How Sports Betting Odds Work

Sportsbook odds are the foundation of sports betting. If you don’t understand odds, then you won’t understand sports betting. In this article, we discuss how sports betting odds work.

Sportsbook Odds = Prices

If you think about the stock market, at any given moment, there is a specific price where you can buy a given quantity of shares. For example, maybe you are able to buy 100 shares of AAPL at a price of $148.19 each. In sports betting, it is no different. If the Houston Rockets are -120 moneyline odds on Fanduel, then Fanduel will allow you to “buy” the Rockets @ -120 odds for some amount of money.

Fanduel will not let you put $1,000,000 on the Rockets @ -120 odds. Sportsbooks do not allow bets that big, as the market is simply not “liquid” or active enough on these bookmakers to allow bets that big. If you are “limited,” then Fanduel may allow you to only bet up to, say, $500 on the Rockets -120 odds.

How do Sportsbooks Make Odds?

On the other hand, if Fanduel thinks you are a losing bettor (e.g. unprofitable), they may allow you to put up to $9,000 on Rockets -120. Sportsbooks allow losing bettors to wager larger sums of money on odds. This makes sense; the books don’t want action from profitable bettors. Sportsbooks only want to take action from non-mathematical, losing bettors.

So what does -120 odds mean? If an “odd” begins with a minus sign (“-“), this means you need to wager that much money to win $100. In this example, you would need to bet $120 on the Rockets to win $100 profit. If the Rockets win, you would profit $100. If the Rockets lose, you would lose $120.

On the other hand, if an odd begins with a plus sign (“+”), the odds represents your total profit if the wager wins. In other words, if you bet on the Miami Marlins +220 moneyline odds versus the Los Angeles Dodgers, you would profit $220 for every $100 bet if the Marlins win. Odds = prices, and outcomes in sports betting are always binary. You either win or lose.

When you place a bet, you should always reference the odds that you got on a given bookmaker. Betting the Marlins +220 odds may be a fantastic bet, but betting the Marlins +180 odds may be an awful bet. This is the key to understanding data-driven, profitable sports betting for the long haul. You should not be focused on betting particular teams; sports betting is not about picking “winners.” Mathematical, profit-driven sports betting is all about identifying mispriced odds on bookmakers and taking advantage of them.

Line Shopping = Getting the Best Odds

In sports betting, odds vary from bookmaker to bookmaker. Getting the best possible odds, or price, on a given wager is referred to as line shopping.

As you can see below, the best odds on the Chiefs are -325 odds on Pointsbet (e.g. bet $325 to win $100 profit). The best odds on the Raiders are on DraftKings (+280 odds, bet $100 to profit $280). If you look closely, you can see that Pointsbet sportsbook is offering +260 odds on the Raiders. Why on earth would you ever place a bet on the Raiders on Pointsbet @ +260 odds (bet $100 to profit $260) if you could place a bet on DraftKings at +280 odds? It makes no sense.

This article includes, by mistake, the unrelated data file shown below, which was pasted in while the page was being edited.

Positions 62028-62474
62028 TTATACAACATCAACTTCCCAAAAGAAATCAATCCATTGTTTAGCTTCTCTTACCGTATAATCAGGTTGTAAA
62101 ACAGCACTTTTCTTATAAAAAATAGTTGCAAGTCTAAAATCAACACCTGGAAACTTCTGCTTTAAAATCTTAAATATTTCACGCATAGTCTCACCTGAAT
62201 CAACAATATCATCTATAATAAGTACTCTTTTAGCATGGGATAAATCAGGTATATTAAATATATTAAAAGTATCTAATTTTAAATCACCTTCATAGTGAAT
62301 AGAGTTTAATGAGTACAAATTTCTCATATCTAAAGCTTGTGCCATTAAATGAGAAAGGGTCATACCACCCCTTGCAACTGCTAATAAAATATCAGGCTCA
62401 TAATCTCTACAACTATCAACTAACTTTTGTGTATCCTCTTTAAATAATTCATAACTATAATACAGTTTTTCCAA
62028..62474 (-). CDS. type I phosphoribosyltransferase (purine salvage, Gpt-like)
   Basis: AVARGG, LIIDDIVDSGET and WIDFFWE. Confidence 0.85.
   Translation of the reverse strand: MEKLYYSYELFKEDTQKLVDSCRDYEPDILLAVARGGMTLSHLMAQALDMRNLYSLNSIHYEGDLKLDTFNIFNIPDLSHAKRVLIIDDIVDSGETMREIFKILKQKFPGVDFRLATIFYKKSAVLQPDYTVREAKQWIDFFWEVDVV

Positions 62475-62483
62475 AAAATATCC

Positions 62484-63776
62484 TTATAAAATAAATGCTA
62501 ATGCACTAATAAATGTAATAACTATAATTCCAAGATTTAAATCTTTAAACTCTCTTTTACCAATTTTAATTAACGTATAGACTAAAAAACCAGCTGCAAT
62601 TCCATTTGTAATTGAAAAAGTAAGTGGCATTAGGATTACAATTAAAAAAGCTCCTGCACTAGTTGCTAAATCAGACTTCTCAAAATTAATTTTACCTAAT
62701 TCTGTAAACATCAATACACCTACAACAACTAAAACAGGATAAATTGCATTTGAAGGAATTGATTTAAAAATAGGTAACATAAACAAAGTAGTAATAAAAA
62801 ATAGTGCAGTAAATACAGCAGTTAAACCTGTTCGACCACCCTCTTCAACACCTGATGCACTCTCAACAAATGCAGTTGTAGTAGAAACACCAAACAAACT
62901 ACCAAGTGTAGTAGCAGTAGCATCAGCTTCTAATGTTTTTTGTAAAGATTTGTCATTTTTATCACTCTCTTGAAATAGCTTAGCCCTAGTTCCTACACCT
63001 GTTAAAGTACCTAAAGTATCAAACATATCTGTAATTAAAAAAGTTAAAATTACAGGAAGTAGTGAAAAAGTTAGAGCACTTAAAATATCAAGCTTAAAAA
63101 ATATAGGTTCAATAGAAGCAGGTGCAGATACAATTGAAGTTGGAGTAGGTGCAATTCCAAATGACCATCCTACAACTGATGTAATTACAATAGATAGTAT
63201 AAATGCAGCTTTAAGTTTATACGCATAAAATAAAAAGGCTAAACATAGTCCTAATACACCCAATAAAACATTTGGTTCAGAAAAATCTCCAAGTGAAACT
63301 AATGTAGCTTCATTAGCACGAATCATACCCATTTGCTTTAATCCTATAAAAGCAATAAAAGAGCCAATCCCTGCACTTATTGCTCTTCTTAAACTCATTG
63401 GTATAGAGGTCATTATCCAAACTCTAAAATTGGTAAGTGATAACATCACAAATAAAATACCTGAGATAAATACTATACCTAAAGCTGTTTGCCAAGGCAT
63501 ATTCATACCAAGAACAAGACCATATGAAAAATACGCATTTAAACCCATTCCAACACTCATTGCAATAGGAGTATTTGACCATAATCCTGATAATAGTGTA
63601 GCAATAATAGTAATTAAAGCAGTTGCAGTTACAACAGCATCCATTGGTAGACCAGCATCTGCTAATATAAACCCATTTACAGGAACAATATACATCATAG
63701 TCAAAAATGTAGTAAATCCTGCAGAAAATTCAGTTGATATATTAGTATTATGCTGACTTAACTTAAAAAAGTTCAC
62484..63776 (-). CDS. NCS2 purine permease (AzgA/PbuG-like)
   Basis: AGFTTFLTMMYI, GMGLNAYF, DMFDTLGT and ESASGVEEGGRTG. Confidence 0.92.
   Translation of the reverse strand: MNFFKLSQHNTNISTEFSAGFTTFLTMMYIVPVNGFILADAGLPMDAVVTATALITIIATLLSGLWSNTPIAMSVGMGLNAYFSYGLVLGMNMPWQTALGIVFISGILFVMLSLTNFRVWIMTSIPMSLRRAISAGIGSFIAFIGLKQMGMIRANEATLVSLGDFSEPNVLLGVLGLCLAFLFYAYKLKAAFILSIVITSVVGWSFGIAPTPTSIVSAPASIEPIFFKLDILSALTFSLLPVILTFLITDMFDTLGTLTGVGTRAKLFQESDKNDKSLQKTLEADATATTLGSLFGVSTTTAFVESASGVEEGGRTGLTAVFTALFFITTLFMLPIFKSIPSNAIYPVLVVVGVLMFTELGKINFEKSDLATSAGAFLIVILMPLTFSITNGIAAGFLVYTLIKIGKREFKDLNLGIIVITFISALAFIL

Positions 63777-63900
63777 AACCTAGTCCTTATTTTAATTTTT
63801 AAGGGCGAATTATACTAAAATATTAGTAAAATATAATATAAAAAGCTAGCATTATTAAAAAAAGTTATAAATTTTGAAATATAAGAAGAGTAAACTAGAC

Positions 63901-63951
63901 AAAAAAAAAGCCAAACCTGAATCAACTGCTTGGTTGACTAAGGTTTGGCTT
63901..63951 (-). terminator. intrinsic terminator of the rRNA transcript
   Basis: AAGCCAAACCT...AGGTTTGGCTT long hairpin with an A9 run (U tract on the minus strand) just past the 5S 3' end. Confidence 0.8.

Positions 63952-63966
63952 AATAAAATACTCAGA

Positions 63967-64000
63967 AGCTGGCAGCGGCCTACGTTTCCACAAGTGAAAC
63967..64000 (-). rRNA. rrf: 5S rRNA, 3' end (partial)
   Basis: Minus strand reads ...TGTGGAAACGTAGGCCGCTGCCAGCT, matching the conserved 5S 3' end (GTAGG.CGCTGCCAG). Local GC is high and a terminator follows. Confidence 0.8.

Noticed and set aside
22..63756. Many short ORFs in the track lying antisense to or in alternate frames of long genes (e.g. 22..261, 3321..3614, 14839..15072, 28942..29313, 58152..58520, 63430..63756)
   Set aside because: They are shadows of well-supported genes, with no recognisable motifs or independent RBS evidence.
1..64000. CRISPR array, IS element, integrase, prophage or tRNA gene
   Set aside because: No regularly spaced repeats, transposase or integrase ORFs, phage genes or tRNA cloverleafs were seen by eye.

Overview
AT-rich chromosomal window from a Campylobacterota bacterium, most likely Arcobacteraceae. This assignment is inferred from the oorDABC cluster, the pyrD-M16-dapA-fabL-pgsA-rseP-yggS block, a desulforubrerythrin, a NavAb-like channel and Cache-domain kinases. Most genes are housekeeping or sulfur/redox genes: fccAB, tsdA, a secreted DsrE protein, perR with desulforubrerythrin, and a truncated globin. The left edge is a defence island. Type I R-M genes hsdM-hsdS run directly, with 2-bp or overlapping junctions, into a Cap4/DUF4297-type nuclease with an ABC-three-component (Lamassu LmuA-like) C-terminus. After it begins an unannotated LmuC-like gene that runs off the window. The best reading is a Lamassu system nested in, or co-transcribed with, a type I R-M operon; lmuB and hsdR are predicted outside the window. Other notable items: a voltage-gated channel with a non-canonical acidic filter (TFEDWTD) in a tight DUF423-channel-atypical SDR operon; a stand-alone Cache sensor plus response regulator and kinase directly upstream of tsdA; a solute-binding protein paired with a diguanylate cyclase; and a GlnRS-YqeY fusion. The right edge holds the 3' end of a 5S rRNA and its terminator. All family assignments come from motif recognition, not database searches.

This is why ruthless line shopping is so important in sports betting. You need to make sure you are getting the best possible “price” for your wager. DraftKings is just a tab click away from Pointsbet, so it would literally never make sense to place a bet on the Raiders at +260 odds on Pointsbet. You are simply losing money in the long-run, as your profit would be $20 less for every $100 bet on DraftKings vs. Pointsbet.

Don’t get ripped off by the sportsbooks offering subpar odds! Sports betting is all about earning 1%-4% profit margins on a daily basis and watching your returns compound & compound & compound. You will never be a mathematically profitable sports bettor if you are not line shopping ruthlessly to get the best possible odds.

Sports Betting Odds are Moving

If you think about it, this difference in bookmaker odds is pretty fascinating. It’s unlike any other market. If you go to Robinhood vs. Fidelity, it’s not like you see a different price on AAPL stock at a given moment in time. This only happens in sports betting. This difference in odds between bookmakers is why sports betting is so fascinating; the entire market is extremely inefficient.

Sports is a financial market, just like the stock market. Odds are not static, and they are determined by supply & demand. Just like the price of Gamestop stock may be $100 one minute and $150 the next one, sports odds can move in a hurry.

If Kevin Durant gets injured, the Brooklyn Nets may jump from -200 odds to -120 odds in a matter of minutes. The Nets are less likely to win, and that is reflected in the odds of the game. Maybe Kyrie Irving is expected to have the ball more, too, given that Durant is out. Thus, Kyrie over 30 points may jump from -120 odds to -180 odds. As new information enters the sports betting ecosystem and bettors place wagers, odds begin to move.

When people buy a stock, or one of many cryptocurrencies, the price goes up. When they sell, the price goes down. Supply and demand. If a lot of bettors start to wager on something, the odds get less favorable. Again, sports betting is a market like all others, and odds are constantly changing. For that reason, you constantly need to be browsing odds at various bookmakers (e.g. line shopping) to make sure that you are getting the best possible odds. Otherwise, you’ll get ripped off by a sportsbook with terrible odds, and that is the easiest way to become an unprofitable sports bettor. If you’re placing bets at +145 odds when other books are offering +160 odds, there is no way that you will make money in sports betting long-term.

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